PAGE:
Cat ownership raises the chance of severe mental illness in adulthood

Researchers at Johns Hopkins University have conducted a study wherein they discovered childhood cat ownership raises the risk of being diagnosed with severe mental illnesses later life, including schizophrenia. From Science Recorder:

"The researchers, led by Robert H. Yolken, M.D., of the Stanley Laboratory of Developmental Neurovirology at the Johns Hopkins University School of Medicine and E. Fuller Torrey of the Stanley Medical Research Institute, compared an unpublished survey on mental illness from 1982 and two later studies, which found an association between long-term childhood exposure to cats and the development of serious mental illnesses, including schizophrenia and bipolar disorder."

Granted, the link rests in exposure to cat feces, which can contain a parasite called Toxoplasma gondii. The parasite is relatively harmless to the bulk of the population, but can be devastating to those with compromised immune systems. Men and women who are immunocompromised can develop toxoplasmosis, which can, on top of raising the risk for mental illness, cause photophobia, blindness, miscarriages in pregnant women, fetal birth defects, and even death.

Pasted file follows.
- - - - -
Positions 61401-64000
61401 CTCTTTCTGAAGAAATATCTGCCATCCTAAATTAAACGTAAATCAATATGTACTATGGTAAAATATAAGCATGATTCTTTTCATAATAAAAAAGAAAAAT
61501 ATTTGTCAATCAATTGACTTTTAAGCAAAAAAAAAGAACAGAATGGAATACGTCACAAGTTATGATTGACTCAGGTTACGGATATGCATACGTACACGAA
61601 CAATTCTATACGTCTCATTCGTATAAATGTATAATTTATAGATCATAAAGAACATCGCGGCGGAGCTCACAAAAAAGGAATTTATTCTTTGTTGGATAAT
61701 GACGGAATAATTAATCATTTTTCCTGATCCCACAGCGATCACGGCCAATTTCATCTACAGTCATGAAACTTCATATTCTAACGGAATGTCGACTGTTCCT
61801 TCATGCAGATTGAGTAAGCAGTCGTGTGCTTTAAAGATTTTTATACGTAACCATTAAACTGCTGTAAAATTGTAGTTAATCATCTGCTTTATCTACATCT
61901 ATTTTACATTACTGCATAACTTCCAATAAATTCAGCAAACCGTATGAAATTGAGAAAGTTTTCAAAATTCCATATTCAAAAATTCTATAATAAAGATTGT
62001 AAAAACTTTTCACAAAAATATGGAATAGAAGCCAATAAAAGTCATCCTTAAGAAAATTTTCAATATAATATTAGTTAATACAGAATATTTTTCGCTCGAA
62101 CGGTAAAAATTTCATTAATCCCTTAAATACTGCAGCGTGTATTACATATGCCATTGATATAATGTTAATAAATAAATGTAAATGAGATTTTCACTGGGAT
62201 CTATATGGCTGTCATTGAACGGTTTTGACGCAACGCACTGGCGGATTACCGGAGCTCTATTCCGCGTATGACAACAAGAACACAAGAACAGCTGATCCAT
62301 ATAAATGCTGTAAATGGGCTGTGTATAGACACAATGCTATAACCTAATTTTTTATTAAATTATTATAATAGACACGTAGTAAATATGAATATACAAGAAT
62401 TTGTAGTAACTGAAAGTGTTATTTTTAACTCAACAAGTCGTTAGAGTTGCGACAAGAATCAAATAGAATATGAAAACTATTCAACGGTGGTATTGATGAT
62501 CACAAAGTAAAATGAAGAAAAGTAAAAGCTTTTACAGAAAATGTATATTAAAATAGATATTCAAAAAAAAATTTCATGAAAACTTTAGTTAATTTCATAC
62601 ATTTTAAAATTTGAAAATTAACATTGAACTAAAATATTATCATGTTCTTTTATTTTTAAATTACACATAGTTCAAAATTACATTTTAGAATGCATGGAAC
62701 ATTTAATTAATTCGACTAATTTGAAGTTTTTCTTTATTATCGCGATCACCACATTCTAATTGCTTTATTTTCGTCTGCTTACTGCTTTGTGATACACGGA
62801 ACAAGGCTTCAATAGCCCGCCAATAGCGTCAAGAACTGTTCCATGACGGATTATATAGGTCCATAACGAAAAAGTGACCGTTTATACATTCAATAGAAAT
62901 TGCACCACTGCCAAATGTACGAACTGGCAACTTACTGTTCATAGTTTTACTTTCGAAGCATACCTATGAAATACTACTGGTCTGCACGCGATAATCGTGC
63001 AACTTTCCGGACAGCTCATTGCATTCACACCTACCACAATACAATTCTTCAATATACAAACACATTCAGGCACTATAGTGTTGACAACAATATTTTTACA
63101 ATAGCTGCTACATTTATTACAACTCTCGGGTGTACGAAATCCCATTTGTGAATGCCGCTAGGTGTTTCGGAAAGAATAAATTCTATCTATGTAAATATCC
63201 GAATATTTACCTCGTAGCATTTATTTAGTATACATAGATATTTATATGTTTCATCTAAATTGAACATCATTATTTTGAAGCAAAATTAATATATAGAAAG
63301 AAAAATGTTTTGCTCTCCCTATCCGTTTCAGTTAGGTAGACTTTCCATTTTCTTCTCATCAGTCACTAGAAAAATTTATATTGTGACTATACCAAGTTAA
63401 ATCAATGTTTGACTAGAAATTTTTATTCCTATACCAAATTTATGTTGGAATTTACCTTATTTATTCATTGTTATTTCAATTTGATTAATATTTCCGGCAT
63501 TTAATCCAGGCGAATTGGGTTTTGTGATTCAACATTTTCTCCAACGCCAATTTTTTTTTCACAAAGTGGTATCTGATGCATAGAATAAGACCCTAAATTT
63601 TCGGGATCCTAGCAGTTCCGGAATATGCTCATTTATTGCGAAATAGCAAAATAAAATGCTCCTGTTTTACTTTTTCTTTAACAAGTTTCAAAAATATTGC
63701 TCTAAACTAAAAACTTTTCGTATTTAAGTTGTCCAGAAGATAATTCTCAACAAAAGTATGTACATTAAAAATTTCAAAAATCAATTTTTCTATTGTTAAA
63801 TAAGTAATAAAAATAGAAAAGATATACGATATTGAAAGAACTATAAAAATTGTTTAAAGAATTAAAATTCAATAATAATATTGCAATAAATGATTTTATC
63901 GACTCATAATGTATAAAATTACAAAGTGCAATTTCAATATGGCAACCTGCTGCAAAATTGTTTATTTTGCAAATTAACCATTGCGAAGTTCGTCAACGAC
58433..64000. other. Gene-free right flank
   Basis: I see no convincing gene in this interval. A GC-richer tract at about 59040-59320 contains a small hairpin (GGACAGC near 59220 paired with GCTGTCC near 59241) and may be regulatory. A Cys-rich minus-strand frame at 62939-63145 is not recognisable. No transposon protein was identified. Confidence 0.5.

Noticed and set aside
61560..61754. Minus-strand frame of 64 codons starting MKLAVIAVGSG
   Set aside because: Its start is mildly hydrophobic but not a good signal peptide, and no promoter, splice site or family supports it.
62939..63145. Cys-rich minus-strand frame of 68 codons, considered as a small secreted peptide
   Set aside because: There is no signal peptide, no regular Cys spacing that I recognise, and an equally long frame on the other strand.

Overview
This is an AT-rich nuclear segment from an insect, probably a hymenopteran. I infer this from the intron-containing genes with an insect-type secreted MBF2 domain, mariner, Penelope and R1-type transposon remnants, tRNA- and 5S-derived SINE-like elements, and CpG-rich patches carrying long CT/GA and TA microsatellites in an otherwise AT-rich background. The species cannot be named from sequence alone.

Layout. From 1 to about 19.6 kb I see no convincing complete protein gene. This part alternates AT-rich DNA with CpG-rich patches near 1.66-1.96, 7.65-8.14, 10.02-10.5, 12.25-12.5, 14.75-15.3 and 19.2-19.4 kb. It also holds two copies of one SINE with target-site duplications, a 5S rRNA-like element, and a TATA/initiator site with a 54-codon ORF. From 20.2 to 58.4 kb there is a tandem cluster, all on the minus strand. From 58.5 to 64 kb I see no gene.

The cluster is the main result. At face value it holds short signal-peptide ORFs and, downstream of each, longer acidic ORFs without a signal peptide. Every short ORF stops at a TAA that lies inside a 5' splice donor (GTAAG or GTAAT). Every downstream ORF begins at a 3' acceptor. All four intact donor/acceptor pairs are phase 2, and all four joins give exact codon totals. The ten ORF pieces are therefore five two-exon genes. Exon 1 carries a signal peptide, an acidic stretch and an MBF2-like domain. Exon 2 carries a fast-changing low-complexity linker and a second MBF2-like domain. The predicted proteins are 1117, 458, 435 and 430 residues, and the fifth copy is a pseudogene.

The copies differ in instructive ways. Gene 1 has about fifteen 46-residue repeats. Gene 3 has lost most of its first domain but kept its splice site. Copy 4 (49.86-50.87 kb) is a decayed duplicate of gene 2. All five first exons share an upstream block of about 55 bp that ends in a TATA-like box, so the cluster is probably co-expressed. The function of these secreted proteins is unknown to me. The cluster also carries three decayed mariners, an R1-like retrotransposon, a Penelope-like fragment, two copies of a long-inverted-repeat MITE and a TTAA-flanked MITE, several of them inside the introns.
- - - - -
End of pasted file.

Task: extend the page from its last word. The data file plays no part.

According to estimates by the Centers for Disease Control, as many as 60 million people in the United States may be infected with Toxoplasma gondii.

The Humane Society estimates there are about 30 to 40 million feral cats in the United States. Feral and outdoor cats have the highest chances of infection.

Studies have shown Toxoplasma gondii changes the way the brain operates, reinforcing the correlative evidence that the protozoan raises the risk for mental illness in adults. Mice infected with the protozoan permanently lose their innate fear of cats. The effect remains, even months after the presence of Toxoplasma gondii disappears in the mouse, suggesting that infection causes permanent structural changes in the brain.

Perhaps there is something to the crazy cat lady stereotype after all...